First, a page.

Chicago City Council to take up cooling ordinance after heat deaths

3 women died in Rogers Park, Chicago senior living home last month
CHICAGO (WLS) -- The Chicago City Council Zoning Committee passed an ordinance outlining new cooling requirements Tuesday, and the full Council is expected to take up the matter Wednesday.

The changes in the ordinance include requirements that senior living centers and large-scale apartment buildings must have common areas that are air-conditioned, and ensures landlords understand heat is not required during hot spring or fall days.

The requirements also call for those air conditioners to get turned on when the heat index exceeds 80 degrees.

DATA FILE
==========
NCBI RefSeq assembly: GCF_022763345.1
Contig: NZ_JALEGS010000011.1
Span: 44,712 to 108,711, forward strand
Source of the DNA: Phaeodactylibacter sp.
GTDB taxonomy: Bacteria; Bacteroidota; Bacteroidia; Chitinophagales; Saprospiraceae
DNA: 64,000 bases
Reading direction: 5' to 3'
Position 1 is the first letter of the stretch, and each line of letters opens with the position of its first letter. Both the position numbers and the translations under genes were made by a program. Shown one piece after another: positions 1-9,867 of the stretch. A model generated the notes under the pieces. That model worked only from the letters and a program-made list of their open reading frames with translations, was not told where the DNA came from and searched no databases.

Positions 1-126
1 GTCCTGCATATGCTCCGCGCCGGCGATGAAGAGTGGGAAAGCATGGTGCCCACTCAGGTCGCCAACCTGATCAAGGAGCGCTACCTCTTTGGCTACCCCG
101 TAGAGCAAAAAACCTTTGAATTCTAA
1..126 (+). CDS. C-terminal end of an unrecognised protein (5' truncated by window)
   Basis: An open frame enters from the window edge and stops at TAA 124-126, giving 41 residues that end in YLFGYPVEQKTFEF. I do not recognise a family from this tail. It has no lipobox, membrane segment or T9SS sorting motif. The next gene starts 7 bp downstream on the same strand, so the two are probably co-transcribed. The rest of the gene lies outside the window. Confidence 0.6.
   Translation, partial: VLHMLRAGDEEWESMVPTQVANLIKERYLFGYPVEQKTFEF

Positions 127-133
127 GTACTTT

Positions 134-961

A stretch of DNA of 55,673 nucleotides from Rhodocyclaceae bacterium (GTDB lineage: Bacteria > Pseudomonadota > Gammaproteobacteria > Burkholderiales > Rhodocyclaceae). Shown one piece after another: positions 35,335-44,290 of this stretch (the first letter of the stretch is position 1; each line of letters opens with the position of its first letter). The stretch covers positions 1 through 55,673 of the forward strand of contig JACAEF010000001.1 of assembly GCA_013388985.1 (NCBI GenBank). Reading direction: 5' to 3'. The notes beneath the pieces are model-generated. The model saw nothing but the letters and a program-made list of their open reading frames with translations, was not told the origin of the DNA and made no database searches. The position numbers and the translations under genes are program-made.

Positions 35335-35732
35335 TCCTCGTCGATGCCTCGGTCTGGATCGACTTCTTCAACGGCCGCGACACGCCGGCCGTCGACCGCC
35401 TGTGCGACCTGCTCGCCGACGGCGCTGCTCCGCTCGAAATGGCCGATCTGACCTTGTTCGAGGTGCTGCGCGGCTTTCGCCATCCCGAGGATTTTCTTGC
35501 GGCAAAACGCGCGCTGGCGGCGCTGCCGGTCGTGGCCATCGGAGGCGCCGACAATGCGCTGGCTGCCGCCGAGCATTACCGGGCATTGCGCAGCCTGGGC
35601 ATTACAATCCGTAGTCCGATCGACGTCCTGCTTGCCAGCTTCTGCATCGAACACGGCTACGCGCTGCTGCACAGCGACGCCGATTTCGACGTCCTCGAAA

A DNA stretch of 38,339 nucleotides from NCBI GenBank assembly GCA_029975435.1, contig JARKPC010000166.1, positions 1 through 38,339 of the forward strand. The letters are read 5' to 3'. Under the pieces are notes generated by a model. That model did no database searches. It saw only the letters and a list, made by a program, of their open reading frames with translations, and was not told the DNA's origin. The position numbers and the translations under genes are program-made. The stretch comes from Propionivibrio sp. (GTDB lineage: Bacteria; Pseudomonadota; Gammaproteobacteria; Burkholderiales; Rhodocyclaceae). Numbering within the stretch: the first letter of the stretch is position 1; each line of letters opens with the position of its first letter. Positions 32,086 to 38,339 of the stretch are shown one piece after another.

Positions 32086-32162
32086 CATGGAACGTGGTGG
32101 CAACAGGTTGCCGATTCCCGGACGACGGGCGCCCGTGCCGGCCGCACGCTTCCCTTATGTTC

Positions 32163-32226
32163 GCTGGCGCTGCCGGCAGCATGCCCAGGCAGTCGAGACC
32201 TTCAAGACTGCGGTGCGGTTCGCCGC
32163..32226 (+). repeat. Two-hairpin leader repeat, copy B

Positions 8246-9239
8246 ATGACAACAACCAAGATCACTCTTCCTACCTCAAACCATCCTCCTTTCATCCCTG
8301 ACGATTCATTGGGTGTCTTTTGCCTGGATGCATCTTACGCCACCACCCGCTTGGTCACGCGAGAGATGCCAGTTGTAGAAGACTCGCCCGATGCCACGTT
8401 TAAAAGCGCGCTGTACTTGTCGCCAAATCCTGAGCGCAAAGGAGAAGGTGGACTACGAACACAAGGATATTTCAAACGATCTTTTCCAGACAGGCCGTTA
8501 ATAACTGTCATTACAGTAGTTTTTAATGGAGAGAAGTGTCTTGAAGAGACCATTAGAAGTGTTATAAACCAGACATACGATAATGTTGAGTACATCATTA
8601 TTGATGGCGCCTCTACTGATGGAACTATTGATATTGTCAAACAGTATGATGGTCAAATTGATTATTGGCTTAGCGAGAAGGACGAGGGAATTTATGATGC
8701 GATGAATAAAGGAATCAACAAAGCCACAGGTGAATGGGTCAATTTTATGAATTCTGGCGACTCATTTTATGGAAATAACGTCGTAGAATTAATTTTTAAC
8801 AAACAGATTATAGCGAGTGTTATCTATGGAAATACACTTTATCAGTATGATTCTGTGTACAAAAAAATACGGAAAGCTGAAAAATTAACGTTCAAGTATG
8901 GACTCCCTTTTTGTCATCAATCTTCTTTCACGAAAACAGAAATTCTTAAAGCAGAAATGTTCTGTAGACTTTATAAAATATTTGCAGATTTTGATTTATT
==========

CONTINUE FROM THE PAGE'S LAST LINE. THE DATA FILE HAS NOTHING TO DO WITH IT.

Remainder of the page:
"The residents call, and the building says they can't turn on the AC yet because it's not June 1st; we are directly addressing that problem," said Alderman Maria Hadden, who introduced the ordinance.

While the cooling ordinance passed the committee, aldermen are still discussing requirements about heat during spring and fall.

SEE MORE: Family of woman who died in Rogers Park's James Sneider Apartments during heat wave sues

The ordinance was introduced after three women were found dead in their apartments at a Rogers Park senior living facility amid soaring temperatures last month.

The ordinance requires landlords to meet the requirements immediately with temporary equipment, and permanent equipment will have to be installed by May 1, 2024.

Hadden said it is not a punishment for building owners, but rather language laid out better to help both residents and landlords.

The ordinance goes to the full City Council for a vote Wednesday.

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